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A key figure in Mongolia's transition to democracy more than two decades ago, Tsakhiagiin Elbegdorj has emerged as the dominant force in the country's political landscape, but questions linger about his ability to confront inequality in the resource-rich nation.
Elbegdorj became president in 2009 after twice serving as premier, taking office on the back of his democratic pedigree in a country where many believe politics is tainted with corruption.
The former journalist was a leading figure when Mongolia threw off 70 years of communist rule in a peaceful 1990 revolution, an event which signalled a transition to democracy which has been largely stable.
Four years ago, the Harvard-educated Democratic Party candidate was voted in on a populist platform of ending graft and reversing a widening rich-poor gap in the nation of nearly three million people.
But while Mongolia has seen the influx of huge sums of cash from foreign investors resulting in the rapid development of the country's tiny economy, much of this money has failed to trickle down to the poor.
Elbegdorj's opponents in the 2013 election have used the 'resource nationalism' card against the president, blaming him for a wealth gap in the country where almost a third still live in poverty, according to the World Bank -- despite being in the grip of a historic mining boom.
"My life has not changed a bit after Elbegdorj became a president," said 68-year-old Ochirbat Dambayarimpil, who runs a convenience store in Ulan Bator.
But the 50-year-old is a symbol of democratic stability for many Mongolians, particularly the young and city-dwellers who do not share elderly people's nostalgic view of the Mongolian People's Revolutionary Party (MPRP) and the Mongolian People's Party (MPP), who ruled the country before its democratic watershed.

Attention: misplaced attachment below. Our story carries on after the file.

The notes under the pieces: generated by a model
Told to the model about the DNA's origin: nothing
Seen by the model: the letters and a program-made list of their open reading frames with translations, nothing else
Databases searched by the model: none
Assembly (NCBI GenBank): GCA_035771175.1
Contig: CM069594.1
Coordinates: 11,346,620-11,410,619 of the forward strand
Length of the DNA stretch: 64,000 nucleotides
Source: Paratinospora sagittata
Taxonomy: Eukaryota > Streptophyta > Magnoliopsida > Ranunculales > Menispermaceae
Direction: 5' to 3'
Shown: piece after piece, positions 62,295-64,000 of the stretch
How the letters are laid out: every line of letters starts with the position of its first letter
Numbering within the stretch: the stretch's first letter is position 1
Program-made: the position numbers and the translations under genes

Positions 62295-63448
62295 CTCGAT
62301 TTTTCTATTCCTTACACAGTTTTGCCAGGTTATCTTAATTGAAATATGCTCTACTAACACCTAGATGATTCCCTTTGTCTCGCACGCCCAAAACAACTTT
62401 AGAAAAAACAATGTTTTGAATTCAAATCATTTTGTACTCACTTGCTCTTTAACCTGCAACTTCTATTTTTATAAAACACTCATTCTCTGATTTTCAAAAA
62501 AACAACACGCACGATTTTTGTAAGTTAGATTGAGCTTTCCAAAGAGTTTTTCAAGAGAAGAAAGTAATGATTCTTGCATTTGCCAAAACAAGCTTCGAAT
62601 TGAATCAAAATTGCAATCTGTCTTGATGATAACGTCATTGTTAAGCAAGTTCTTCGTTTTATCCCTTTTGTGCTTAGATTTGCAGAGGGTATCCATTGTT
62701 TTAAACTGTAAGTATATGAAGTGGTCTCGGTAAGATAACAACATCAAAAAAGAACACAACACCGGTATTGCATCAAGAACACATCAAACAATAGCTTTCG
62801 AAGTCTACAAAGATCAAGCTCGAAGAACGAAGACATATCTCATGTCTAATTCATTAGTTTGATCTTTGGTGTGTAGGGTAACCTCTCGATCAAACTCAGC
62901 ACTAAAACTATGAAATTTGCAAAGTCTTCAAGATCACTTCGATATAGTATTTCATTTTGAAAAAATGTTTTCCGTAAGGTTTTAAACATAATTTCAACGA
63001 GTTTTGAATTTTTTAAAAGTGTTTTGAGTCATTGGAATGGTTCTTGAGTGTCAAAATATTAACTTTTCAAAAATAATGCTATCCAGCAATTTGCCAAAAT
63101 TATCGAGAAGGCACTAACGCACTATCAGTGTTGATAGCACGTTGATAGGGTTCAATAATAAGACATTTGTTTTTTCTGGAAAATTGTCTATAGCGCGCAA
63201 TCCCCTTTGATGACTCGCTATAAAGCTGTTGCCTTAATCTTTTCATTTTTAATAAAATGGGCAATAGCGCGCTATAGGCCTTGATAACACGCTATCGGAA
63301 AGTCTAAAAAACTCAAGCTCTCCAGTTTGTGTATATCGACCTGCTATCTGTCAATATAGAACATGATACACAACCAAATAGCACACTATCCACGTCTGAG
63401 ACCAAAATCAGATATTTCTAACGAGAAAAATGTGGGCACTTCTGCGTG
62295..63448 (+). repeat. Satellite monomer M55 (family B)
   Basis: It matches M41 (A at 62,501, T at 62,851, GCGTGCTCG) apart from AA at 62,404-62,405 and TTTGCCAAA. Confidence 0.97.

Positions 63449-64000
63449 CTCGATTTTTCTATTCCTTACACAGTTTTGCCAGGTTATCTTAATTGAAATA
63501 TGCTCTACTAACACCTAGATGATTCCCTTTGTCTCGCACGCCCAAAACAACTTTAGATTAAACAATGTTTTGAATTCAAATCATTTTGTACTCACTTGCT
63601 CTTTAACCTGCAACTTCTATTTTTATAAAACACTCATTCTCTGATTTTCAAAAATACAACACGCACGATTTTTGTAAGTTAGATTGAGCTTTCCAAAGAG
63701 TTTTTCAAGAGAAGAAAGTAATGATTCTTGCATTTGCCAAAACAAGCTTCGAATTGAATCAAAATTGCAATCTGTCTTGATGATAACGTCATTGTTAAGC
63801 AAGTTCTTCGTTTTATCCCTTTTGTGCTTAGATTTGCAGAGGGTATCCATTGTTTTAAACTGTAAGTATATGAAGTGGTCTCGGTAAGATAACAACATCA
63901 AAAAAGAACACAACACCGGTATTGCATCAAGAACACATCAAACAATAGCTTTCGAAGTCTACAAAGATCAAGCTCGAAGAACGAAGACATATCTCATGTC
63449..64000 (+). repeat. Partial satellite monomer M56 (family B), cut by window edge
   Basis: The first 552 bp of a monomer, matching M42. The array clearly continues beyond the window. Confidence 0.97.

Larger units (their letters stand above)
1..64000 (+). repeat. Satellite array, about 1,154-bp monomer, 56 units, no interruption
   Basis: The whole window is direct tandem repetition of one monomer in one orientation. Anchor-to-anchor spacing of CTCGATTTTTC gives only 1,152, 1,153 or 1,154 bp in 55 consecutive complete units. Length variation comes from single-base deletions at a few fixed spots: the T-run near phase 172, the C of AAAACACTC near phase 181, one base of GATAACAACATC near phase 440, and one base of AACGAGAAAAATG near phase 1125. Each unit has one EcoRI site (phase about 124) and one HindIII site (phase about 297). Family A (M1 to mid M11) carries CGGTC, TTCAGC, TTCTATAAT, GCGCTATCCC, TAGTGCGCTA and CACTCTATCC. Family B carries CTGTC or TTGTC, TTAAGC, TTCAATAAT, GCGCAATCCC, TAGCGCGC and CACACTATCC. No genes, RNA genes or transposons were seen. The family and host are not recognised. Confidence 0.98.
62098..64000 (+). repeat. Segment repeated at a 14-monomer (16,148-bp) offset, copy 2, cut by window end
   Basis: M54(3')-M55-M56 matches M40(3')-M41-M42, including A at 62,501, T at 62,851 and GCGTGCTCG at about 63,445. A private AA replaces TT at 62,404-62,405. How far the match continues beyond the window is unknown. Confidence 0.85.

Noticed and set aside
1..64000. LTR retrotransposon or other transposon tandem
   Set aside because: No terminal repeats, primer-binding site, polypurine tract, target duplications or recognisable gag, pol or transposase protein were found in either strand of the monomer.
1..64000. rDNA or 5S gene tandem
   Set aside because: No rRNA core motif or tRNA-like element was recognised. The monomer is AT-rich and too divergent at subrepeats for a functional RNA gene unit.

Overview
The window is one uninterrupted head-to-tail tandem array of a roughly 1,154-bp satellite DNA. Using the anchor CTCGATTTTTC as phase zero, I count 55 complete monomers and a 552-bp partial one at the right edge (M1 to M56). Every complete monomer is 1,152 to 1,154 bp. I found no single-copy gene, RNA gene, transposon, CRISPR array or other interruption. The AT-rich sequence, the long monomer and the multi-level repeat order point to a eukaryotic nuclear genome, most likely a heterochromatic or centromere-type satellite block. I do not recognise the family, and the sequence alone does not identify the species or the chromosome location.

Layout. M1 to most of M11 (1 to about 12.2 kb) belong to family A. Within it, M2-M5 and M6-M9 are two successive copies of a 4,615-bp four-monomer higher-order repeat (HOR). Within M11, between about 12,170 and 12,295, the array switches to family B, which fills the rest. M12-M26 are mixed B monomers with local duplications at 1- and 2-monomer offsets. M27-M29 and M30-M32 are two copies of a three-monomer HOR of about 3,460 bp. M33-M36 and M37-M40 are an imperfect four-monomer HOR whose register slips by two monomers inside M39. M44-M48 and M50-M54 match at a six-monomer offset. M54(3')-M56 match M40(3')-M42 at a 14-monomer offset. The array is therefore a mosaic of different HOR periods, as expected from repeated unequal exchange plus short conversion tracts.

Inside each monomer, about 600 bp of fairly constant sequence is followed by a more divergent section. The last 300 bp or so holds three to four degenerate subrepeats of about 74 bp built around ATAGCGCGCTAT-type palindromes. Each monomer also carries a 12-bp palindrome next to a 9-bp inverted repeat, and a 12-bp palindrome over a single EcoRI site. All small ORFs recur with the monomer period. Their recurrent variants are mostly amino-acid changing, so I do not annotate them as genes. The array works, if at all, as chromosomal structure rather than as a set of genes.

Sanj Bayar, former prime minister with the MPRP, blamed deadly riots which followed the 2008 parliamentary elections on Elbegdorj, the then leader of the Democratic Party group.
He said Elbegdorj had triggered the unruly scenes by alleging electoral fraud and blaming the MPRP of harbouring designs of bringing back an autocratic system.
The episode revealed Elbegdorj as a pugnacious political fighter, a reputation he has tried to cultivate more recently by investigating graft in the national airline and in attempting to confront foreign investors.
In February he called for greater transparency from the foreign companies who run the huge $6.2 billion Oyu Tolgoi mine in partnership with the Mongolian government.
"Elbegdorj is a worldly Mongolian leader who has become more complex in his relationship with foreign investment," said Julian Dierkes, an associate professor at the Institute of Asian Research, University of British Colombia.
"Rather than being generally hostile or friendly, he has raised specific concerns about foreign investments to evaluate the benefits such investments bring," the Mongolia expert told AFP.
During his presidency, Elbegdorj's profile on the international stage has grown as he has forged closer links with Japan, the EU and the United States.
Many observers believe this policy is aimed at cementing Elbegdorj's democratic credentials by distancing Mongolia from its two powerful neighbours -- Russia and China.
"(Mongolia) has very striking differences from other countries close to us, in that we are open," he told AFP during last year's parliamentary elections.